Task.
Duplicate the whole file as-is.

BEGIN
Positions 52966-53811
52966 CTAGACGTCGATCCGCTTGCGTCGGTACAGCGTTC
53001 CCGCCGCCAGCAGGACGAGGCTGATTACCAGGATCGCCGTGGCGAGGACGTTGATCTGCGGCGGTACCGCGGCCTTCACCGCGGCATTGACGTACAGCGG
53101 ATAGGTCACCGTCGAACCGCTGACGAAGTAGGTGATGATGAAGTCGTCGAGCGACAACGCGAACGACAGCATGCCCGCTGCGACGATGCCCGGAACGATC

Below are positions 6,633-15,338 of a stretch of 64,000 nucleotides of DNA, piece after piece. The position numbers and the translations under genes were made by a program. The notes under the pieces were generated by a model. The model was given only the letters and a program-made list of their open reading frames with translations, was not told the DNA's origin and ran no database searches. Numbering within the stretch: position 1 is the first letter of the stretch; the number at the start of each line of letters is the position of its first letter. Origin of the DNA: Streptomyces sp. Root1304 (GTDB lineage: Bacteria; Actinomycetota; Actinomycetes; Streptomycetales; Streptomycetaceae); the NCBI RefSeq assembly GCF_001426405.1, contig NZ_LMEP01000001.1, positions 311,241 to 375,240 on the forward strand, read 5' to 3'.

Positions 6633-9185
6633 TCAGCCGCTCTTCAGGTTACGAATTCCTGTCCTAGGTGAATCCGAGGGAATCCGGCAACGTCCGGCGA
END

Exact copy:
Positions 52966-53811
52966 CTAGACGTCGATCCGCTTGCGTCGGTACAGCGTTC
53001 CCGCCGCCAGCAGGACGAGGCTGATTACCAGGATCGCCGTGGCGAGGACGTTGATCTGCGGCGGTACCGCGGCCTTCACCGCGGCATTGACGTACAGCGG
53101 ATAGGTCACCGTCGAACCGCTGACGAAGTAGGTGATGATGAAGTCGTCGAGCGACAACGCGAACGACAGCATGCCCGCTGCGACGATGCCCGGAACGATC

Below are positions 6,633-15,338 of a stretch of 64,000 nucleotides of DNA, piece after piece. The position numbers and the translations under genes were made by a program. The notes under the pieces were generated by a model. The model was given only the letters and a program-made list of their open reading frames with translations, was not told the DNA's origin and ran no database searches. Numbering within the stretch: position 1 is the first letter of the stretch; the number at the start of each line of letters is the position of its first letter. Origin of the DNA: Streptomyces sp. Root1304 (GTDB lineage: Bacteria; Actinomycetota; Actinomycetes; Streptomycetales; Streptomycetaceae); the NCBI RefSeq assembly GCF_001426405.1, contig NZ_LMEP01000001.1, positions 311,241 to 375,240 on the forward strand, read 5' to 3'.

Positions 6633-9185
6633 TCAGCCGCTCTTCAGGTTACGAATTCCTGTCCTAGGTGAATCCGAGGGAATCCGGCAACGTCCGGCGA